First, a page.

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Prostate cancer cases to double over 2 decades — study

PARIS, France — The number of new prostate cancer cases around the world will more than double over the next two decades as poorer countries catch up with the aging of richer nations, according to a Lancet report published Thursday.

"Our findings suggest that the number of new cases annually will rise from 1.4 million in 2020 to 2.9 million by 2040," said the medical journal, based on a study of demographic changes.

Researchers behind the study said the rise in cases is linked to the increased life expectancy and changes in the age pyramid around the world.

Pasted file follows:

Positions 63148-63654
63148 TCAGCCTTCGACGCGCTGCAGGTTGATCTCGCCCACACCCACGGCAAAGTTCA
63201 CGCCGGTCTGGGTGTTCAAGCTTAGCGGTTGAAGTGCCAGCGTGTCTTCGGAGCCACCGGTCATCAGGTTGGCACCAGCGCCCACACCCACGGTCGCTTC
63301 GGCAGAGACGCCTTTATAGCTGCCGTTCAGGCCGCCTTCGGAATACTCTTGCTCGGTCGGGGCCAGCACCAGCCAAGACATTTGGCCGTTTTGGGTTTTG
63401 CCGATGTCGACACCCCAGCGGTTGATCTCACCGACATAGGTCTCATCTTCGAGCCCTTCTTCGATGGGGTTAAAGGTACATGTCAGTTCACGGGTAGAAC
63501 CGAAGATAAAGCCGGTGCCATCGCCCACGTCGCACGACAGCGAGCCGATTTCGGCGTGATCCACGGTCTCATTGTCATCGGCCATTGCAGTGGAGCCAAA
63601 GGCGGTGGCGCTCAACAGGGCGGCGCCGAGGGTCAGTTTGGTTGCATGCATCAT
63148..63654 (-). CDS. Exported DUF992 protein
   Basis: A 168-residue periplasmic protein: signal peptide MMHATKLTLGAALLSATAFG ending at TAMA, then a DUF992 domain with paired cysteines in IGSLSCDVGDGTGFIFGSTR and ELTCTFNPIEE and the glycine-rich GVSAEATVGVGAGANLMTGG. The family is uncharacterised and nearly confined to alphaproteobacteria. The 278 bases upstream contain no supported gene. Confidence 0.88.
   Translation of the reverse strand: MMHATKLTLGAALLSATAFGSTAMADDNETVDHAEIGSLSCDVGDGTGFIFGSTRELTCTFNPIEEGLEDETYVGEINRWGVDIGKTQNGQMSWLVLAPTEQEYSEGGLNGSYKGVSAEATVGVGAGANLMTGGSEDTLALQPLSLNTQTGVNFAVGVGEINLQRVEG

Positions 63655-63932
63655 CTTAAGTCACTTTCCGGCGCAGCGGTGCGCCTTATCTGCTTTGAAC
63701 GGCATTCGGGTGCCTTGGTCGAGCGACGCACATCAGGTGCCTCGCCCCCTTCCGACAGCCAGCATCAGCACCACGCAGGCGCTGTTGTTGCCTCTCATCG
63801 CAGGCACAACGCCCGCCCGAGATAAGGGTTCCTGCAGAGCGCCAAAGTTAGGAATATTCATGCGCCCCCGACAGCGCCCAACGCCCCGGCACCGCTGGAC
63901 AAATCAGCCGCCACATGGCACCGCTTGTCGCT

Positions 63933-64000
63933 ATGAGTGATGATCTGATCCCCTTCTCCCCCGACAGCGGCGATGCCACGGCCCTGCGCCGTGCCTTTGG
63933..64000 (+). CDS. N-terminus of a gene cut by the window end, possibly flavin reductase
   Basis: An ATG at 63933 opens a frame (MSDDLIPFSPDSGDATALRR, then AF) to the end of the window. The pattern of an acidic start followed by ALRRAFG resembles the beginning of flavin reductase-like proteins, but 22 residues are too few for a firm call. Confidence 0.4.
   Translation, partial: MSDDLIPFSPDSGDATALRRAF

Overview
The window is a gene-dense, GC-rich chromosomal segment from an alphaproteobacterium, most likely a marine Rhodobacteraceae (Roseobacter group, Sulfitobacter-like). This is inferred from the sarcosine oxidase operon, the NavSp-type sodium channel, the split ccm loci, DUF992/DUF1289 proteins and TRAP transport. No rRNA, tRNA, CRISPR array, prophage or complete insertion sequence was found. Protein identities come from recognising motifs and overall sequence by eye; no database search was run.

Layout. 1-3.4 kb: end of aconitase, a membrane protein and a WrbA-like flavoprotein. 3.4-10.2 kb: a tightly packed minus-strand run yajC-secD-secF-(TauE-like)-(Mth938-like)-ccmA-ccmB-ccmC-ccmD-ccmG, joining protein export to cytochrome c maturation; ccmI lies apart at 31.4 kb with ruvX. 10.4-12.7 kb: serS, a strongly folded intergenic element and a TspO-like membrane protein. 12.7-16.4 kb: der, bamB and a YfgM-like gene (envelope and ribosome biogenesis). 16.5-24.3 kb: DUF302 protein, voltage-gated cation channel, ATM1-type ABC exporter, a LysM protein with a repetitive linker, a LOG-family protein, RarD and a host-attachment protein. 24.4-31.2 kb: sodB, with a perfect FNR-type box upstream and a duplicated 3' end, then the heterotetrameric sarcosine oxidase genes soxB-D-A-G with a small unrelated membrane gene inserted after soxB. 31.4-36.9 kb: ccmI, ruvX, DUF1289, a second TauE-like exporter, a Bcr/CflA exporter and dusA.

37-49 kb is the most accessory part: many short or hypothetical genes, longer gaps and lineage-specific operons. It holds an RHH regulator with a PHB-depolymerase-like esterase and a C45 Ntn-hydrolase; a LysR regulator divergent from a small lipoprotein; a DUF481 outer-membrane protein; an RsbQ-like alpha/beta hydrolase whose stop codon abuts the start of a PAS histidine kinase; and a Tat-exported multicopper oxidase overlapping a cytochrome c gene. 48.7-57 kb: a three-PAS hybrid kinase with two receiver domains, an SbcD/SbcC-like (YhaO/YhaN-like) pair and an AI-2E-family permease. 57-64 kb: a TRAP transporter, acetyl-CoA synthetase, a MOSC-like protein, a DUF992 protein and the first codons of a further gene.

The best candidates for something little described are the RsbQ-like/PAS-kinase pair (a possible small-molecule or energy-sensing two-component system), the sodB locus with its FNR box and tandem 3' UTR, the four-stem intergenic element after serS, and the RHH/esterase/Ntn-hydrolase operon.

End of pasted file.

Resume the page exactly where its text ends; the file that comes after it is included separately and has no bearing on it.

Prostate cancer is the most widespread cancer among men, accounting for about 15 percent of cases. It mostly emerges after the age of 50 and becomes more frequent as men age.

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As life expectancy improves in developing countries, the number of prostate cancer cases also increases, the researchers said.

They stressed that public health policies could not affect the change as they could with lung cancer or heart diseases.

Hereditary factors are much less manageable than, for example, smoking is in the cause of lung cancer. A link with weight has been established but it is not yet known if this a direct cause of prostate cancer.

Researchers also said that health authorities had to encourage earlier screening in developing countries as the disease is often diagnosed too late to give an effective treatment.

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